12 January 2008

Celebrity scapegoats

Some months ago Celia Green wrote about Paris Hilton, suggesting that the case involving her imprisonment could be interpreted somewhat differently from the way most commentators were suggesting. Interestingly, this aroused negative reactions in at least one reader, who complained that Green should not defend a "mediocre airhead". The same person argued that Hilton should be viewed critically because "she never earned her fortune, she inherited it".

This misses the point. Hilton is a celebrity because she is good at pretending to be mediocre or 'stupid'. Contrary to prejudice, it actually takes a good deal of talent to do that. If this isn't talent of the most interesting kind, blame mediocracy not Miss Hilton. The demand that advantages be "earned" is also illustrative of mediocracy, which insists that only those who satisfy mass taste should be allowed to be significantly better off than average — partly, perhaps, because it makes it easier to insist that they should be answerable to society for their privileges. (The mass giveth, and the mass taketh away.)

Of course, blaming the individual is precisely what mediocracy is about, and it will deliberately create opportunities for doing so. Setting up royalty for the purpose of knocking them down later is a human motivation recognised since Frazer's Golden Bough, but it reaches a shrill extreme in a mediocracy.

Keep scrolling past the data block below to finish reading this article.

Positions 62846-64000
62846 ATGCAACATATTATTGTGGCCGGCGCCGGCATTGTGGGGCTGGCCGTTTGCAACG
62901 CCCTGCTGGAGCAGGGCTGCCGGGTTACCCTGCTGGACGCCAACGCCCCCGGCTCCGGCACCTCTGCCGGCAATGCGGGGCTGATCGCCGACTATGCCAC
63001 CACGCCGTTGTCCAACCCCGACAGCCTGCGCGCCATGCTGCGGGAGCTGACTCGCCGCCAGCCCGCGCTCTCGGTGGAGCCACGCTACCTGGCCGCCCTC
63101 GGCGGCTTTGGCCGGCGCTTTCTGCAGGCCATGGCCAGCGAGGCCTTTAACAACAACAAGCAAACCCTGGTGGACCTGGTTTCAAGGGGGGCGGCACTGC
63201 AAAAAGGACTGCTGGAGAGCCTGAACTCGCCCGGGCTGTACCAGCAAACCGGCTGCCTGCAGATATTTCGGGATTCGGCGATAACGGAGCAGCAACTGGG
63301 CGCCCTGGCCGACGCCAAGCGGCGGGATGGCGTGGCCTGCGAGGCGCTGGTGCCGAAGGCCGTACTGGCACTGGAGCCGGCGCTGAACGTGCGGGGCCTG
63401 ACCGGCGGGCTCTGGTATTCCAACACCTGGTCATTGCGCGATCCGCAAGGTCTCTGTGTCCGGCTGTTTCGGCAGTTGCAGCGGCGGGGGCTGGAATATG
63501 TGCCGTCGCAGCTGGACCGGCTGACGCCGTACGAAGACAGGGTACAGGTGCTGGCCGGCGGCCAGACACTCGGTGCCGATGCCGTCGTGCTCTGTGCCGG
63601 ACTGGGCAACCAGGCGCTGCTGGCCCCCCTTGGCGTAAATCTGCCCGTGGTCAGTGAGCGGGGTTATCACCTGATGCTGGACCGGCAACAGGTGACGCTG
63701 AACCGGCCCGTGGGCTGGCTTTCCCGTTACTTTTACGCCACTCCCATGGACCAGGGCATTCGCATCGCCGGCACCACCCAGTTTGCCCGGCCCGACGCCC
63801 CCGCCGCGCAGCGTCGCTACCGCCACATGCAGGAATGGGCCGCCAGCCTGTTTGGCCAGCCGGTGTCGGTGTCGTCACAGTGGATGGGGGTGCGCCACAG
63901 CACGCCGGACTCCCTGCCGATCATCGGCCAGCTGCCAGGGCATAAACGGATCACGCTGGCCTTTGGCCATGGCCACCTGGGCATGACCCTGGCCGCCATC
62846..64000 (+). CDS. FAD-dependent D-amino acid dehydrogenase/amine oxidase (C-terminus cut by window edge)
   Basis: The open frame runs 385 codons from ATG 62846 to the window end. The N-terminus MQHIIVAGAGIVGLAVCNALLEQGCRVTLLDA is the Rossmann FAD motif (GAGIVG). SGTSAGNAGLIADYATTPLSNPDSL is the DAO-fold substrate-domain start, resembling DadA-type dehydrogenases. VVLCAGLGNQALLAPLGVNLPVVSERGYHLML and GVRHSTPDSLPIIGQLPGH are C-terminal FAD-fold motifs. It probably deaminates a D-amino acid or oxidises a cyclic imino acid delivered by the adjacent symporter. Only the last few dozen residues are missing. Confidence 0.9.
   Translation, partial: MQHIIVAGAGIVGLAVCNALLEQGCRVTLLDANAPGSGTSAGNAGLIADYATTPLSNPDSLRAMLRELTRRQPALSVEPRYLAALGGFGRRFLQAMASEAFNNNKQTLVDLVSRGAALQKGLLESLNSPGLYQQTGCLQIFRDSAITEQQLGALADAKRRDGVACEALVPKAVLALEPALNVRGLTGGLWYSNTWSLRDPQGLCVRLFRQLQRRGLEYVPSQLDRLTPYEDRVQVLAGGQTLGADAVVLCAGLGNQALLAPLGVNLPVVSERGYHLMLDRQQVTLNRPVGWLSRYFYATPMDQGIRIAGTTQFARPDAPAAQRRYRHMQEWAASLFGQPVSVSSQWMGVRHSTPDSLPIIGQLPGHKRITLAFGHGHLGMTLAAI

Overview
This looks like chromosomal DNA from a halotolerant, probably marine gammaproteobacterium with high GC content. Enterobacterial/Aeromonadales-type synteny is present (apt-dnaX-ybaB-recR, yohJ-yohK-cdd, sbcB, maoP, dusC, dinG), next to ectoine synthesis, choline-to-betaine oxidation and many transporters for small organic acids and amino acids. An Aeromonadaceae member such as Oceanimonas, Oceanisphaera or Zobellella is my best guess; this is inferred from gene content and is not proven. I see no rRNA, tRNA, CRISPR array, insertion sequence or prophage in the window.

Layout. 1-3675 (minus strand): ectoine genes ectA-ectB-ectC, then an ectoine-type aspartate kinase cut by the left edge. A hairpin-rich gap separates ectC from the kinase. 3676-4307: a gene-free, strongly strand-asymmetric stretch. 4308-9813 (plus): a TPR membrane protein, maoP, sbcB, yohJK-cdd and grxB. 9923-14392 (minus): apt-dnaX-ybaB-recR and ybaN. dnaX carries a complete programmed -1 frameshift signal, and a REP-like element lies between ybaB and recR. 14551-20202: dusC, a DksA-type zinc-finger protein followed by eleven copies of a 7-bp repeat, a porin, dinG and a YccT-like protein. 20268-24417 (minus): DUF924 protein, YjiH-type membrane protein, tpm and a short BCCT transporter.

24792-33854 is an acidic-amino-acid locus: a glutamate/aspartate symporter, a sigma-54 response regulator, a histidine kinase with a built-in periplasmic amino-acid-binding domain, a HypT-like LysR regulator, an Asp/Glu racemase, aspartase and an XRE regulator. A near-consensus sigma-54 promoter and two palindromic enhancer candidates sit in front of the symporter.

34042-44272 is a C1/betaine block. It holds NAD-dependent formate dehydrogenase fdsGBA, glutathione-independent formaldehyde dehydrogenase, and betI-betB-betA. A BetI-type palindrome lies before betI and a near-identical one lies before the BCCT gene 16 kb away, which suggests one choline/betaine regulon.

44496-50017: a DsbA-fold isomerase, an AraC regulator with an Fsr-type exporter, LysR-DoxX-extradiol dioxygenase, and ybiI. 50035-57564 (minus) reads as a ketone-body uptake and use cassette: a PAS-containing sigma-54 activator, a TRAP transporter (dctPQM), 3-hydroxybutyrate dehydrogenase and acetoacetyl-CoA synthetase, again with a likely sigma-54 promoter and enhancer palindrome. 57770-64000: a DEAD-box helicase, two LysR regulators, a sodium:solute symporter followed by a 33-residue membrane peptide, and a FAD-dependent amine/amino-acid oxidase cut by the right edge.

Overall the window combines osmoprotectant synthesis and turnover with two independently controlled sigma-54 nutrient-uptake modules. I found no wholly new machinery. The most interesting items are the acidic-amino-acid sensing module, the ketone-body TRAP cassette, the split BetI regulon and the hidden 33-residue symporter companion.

More recently, we had a repeat of the hate-Hilton effect, with Britney Spears, who unlike Hilton did derive her position entirely from 'earning it'. Green has just written a piece about the case here. Hate can take subtle forms, such as being assessed and evaluated by supposed experts. In this case, the 'experts' include our old friend Oliver James.

Someone points out that Miss Hilton's current fortune has in fact been 'earned'. Of course, whatever her talents, I have little doubt she faced an easier ascent than someone with the same talent but no rich and/or influential relatives. I think it's a shame if equally talented people don't have those advantages, but I certainly would not support any collective intervention to do something about it. Though awareness of the problem, including re-acceptance of the idea that there is such a thing as innate talent, might be nice.